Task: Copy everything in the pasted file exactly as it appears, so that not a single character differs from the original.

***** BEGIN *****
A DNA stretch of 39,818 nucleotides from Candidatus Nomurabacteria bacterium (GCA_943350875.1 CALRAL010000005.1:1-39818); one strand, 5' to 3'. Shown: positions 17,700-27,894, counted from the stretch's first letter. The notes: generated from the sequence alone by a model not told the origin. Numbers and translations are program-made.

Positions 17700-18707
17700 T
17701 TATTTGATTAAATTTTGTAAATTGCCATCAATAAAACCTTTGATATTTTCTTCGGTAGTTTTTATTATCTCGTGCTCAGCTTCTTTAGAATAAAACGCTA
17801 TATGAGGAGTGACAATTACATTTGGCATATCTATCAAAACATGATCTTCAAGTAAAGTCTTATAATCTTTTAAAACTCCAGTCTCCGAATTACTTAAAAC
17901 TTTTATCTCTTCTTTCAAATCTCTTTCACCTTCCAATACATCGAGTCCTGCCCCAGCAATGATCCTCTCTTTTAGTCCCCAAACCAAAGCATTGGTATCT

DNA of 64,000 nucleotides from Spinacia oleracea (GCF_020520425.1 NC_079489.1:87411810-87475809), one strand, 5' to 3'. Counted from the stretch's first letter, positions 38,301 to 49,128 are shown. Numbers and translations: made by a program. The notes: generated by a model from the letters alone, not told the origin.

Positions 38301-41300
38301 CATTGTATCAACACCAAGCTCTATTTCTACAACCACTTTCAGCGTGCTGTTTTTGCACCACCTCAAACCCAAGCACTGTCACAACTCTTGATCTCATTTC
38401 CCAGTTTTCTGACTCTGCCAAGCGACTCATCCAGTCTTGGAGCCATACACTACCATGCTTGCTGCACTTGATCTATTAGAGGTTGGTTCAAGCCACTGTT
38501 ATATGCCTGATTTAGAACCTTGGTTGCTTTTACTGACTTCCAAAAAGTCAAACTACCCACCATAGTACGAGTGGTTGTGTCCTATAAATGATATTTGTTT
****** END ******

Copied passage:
A DNA stretch of 39,818 nucleotides from Candidatus Nomurabacteria bacterium (GCA_943350875.1 CALRAL010000005.1:1-39818); one strand, 5' to 3'. Shown: positions 17,700-27,894, counted from the stretch's first letter. The notes: generated from the sequence alone by a model not told the origin. Numbers and translations are program-made.

Positions 17700-18707
17700 T
17701 TATTTGATTAAATTTTGTAAATTGCCATCAATAAAACCTTTGATATTTTCTTCGGTAGTTTTTATTATCTCGTGCTCAGCTTCTTTAGAATAAAACGCTA
17801 TATGAGGAGTGACAATTACATTTGGCATATCTATCAAAACATGATCTTCAAGTAAAGTCTTATAATCTTTTAAAACTCCAGTCTCCGAATTACTTAAAAC
17901 TTTTATCTCTTCTTTCAAATCTCTTTCACCTTCCAATACATCGAGTCCTGCCCCAGCAATGATCCTCTCTTTTAGTCCCCAAACCAAAGCATTGGTATCT

DNA of 64,000 nucleotides from Spinacia oleracea (GCF_020520425.1 NC_079489.1:87411810-87475809), one strand, 5' to 3'. Counted from the stretch's first letter, positions 38,301 to 49,128 are shown. Numbers and translations: made by a program. The notes: generated by a model from the letters alone, not told the origin.

Positions 38301-41300
38301 CATTGTATCAACACCAAGCTCTATTTCTACAACCACTTTCAGCGTGCTGTTTTTGCACCACCTCAAACCCAAGCACTGTCACAACTCTTGATCTCATTTC
38401 CCAGTTTTCTGACTCTGCCAAGCGACTCATCCAGTCTTGGAGCCATACACTACCATGCTTGCTGCACTTGATCTATTAGAGGTTGGTTCAAGCCACTGTT
38501 ATATGCCTGATTTAGAACCTTGGTTGCTTTTACTGACTTCCAAAAAGTCAAACTACCCACCATAGTACGAGTGGTTGTGTCCTATAAATGATATTTGTTT